This song is all about the pain of living and the drive to escape from that pain.

“Some boys hate themselves
Spend their lives resenting their fathers
Some girls hate their bodies
Stand in the mirror and wait for the feedback”

– Men and woman both face the same pain. The pain comes from a deep place and so will the relief. That’s why Jung and depth psychology is such a powerful force. The relief cannot come from those band-aids just trying to cover up the pain in distractions.

“Saying God, make me famous
If you can’t just make it painless”

– The ultimate escape would seem to become famous – adored by millions. How couldn’t that lead to happiness or at least the pain would go away? Or would it? Many famous people are obviously in great pain, yet many people look to fame to soothe their souls.

– And if I can’t be famous, at least take away the pain.

“It goes on and on, I don’t know what I want
On and on, I don’t know if I want it”

– Life goes on and on, but why? I don’t know what I am here for? More pain?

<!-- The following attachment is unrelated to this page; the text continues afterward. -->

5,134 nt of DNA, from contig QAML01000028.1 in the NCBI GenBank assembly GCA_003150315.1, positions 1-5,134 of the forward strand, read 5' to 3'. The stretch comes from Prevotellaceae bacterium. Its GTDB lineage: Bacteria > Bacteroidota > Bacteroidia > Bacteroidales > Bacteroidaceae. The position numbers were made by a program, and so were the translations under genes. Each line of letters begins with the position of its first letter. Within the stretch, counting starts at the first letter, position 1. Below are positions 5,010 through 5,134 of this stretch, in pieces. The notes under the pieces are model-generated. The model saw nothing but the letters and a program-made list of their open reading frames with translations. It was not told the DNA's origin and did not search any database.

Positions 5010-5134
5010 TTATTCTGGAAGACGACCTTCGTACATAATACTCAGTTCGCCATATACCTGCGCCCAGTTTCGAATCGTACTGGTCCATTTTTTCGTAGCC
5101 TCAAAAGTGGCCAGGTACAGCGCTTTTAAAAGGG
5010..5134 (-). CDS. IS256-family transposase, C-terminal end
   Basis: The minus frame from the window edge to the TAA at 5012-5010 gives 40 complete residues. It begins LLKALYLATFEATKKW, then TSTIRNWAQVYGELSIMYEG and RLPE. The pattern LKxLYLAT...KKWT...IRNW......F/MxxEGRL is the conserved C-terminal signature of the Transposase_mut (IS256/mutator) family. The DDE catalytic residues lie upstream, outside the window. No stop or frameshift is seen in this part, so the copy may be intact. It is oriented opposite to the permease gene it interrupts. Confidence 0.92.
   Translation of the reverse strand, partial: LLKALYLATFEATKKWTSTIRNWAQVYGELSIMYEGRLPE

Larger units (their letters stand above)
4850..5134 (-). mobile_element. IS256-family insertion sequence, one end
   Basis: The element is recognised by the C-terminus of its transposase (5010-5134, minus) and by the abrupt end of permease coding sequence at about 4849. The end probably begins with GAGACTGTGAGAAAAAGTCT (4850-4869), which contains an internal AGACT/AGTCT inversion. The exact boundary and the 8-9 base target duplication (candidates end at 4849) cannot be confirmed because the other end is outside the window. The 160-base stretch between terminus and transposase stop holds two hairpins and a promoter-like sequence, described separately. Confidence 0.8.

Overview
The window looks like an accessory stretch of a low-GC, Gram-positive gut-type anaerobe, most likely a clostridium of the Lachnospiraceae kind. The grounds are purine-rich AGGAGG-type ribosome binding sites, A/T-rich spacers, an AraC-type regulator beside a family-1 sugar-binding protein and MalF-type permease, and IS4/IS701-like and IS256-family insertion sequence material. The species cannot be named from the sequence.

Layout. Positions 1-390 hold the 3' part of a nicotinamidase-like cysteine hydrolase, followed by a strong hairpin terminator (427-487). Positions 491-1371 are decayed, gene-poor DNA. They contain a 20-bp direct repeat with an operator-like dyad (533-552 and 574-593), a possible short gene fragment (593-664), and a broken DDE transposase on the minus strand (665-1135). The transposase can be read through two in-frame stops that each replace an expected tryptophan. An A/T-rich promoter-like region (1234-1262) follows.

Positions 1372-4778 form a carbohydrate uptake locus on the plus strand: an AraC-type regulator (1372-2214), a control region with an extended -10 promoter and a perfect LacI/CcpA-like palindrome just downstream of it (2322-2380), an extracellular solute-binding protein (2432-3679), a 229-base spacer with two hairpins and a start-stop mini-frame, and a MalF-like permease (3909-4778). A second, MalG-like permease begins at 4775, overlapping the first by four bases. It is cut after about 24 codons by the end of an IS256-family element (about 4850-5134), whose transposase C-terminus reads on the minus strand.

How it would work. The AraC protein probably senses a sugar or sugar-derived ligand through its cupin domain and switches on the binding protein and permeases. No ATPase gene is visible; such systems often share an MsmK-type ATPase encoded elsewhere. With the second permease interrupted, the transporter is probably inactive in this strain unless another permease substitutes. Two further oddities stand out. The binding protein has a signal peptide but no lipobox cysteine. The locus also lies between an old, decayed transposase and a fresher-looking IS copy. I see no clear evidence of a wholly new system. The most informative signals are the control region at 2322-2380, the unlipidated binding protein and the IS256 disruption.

“The white lie of American prosperity”

– We hope that the creature comforts of modern life will make it painless. We’re better off than ever before in material terms, yet the pain remains.

“Born in a diamond mine
It’s all around you but you can’t see it
Born in a diamond mine
It’s all around you but you can’t touch it”

– We’re born into a world that has the potential for diamonds – the diamond is a symbol of the whole self. For Carl Jung, individuation is the process to make the self whole – become that diamond.

– Can we make life painless?

“Saying God, make me famous
If you can’t just make it painless
Just make it painless

It’s not painless”

– I don’t think painless can be the goal of life. Pain cries out for meaning. And when we find that personal meaning and continue to live with that meaning in exploration, the pain recedes and becomes a source of evolution and growth. Pain that makes sense is not so painful.

Art continues to be a path pointing to our personal evolution. This song is deep, painful, joyful, and meaningful. I love it.